Academic journal article About Performance

The Australian Actors' Wellbeing Study: A Preliminary Report

Academic journal article About Performance

The Australian Actors' Wellbeing Study: A Preliminary Report

Article excerpt

BACKGROUND

Performing Arts Medicine coalesced as a discipline following the first Symposium on the Medical Problems of Musicians held in 1983 in Aspen, Colorado, and the subsequent foundation of the Performing Arts Medicine Association (PAMA) in 1988, and of PAMA's journal, Medical Problems ofPerforming Artists (MPPA), in 1986. Initially a medical organisation limited to physicians, PAMA expanded to include all types of health professionals, as well as performers, educators, and administrators in both music and dance genres (PAMA n.d.). The inclusion of actors under the banner of Performing Arts Medicine, however, has been more recent.

Indeed, in a 2013 bibliographic retrospective, William Dawson notes that from 1960 to 1990 the field addressing performers' problems was known as "music medicine". The earliest article identified by Dawson specifically addressing actorrelated wellbeing was on stage fright, in Psychiatry Quarterly in 1949 (Dawson 2013, 53). In a related 10 year (1997 to 2007) retrospective bibliographic review Dawson found that from 2002 to 2006 inclusive only 0.2% of all scholarly articles published on performing arts medicine dealt specifically with actors, while articles on musicians' health accounted for 70.8% and dancers' health accounted for 22.6%. Articles on general performing arts health accounted for the remaining 6.4% (Dawson 2007, 154).

In a 1992 editorial for MPPA, Alice Brandfonbrener called on medical practitioners to pay more attention to the specific health and wellbeing of actors as performing artists. A bare handful of contributions followed. The first was Randolph Evan's "A Survey of Injuries among Broadway Performers: Types of Injuries, Treatments, and Perceptions of Performers" (Evans et al. 1996), which revealed a high level of physical injuries to dancers and actors-and vocal injuries to actors specifically-in Broadway productions and touring companies. In particular, hazardous features of stages and sets were cited as reasons for many of the injuries suffered. However, the survey did not investigate any psychological or lifestyle-related matters of wellbeing.

Such factors were included in Brandfonbrener's subsequent 1999 review of her own Chicago-based Performing Arts Medicine practice. Here, she acknowledged that the services she provided to theatre patients were "somewhat different" to those "typically required by musicians and dancers, albeit some of the theatrical patients are also singers and dancers" (Brandfonbrener 1999, 24). In addition, she observes that while the numbers of patients seen primarily for psychological symptoms was small, these problems demanded a greater amount of clinical time and effort. A significant proportion of these problems were related to substance abuse: in particular, alcohol.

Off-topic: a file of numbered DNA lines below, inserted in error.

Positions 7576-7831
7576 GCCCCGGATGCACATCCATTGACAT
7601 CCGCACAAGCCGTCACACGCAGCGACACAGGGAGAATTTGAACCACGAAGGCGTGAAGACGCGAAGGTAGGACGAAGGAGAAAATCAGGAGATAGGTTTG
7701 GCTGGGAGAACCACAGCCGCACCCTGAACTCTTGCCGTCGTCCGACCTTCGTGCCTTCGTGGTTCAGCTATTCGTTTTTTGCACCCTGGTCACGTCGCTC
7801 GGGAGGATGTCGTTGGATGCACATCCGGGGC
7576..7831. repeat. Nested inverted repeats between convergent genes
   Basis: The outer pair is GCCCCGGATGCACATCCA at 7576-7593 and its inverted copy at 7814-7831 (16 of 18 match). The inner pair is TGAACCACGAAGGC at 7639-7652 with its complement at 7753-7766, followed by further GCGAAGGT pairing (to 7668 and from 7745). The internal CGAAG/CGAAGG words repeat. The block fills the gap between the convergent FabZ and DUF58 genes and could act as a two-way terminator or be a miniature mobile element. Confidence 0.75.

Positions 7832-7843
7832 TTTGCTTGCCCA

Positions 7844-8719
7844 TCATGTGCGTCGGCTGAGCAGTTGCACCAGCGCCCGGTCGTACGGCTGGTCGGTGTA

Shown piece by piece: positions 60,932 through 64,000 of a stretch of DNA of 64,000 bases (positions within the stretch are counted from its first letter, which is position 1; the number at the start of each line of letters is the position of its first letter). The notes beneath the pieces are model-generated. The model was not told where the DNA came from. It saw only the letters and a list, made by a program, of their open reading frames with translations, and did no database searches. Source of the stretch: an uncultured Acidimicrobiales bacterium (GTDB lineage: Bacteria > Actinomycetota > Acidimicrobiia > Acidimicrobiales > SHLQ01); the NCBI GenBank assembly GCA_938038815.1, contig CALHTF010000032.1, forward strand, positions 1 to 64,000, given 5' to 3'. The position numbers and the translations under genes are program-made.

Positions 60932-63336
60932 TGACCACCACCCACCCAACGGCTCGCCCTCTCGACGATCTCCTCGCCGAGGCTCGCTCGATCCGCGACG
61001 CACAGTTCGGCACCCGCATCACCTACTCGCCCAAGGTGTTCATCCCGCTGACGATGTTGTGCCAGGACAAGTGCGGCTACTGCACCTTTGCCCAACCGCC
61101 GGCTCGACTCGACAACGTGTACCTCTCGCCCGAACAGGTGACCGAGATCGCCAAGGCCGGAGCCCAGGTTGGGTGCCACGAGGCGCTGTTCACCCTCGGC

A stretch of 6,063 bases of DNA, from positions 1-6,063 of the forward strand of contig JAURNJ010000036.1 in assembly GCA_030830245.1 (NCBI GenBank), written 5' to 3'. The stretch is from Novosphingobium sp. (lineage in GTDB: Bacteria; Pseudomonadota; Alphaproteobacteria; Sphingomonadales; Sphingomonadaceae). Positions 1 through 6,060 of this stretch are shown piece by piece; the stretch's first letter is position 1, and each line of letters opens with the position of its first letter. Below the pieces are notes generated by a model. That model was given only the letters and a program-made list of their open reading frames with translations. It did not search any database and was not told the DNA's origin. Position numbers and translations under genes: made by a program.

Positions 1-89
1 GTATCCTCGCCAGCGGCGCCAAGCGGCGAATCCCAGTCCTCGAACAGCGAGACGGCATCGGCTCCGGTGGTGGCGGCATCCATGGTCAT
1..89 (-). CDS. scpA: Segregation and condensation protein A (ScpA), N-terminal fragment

Brandfonbrener also noted that "problems occasionally arise for an actor in the course of portraying a role because assuming the character's emotions may bring to consciousness some of the actor's own unconscious and unresolved conflicts" (Brandfonbrener 1999,24). She concludes that this clinic review amply demonstrates why actors should be included "under the umbrella of patients served as performing artists" (Brandfonbrener 1999, 24). However, since, only five scholarly articles and one interview (with an actor) dealing with actors' health and wellbeing have appeared in MPPA.

Aside from MPPA there have been a handful of articles and unpublished dissertations addressing the psychological impacts of the acting profession in both training and workplace contexts. Richard Owen Geer noted a 1973 study by the psychiatrist Janice Rule, who raised concerns that actors may not always be able to healthily debrief from the roles they play (Geer 1993, 147). Geer takes up Richard Schechner's discussions of post-performance cool-downs in different cultures, while his own survey of various actor trainers' approach to actor's management of the performance cycle reveals that there is no one definitive model (Geer 1993, 151-154). …

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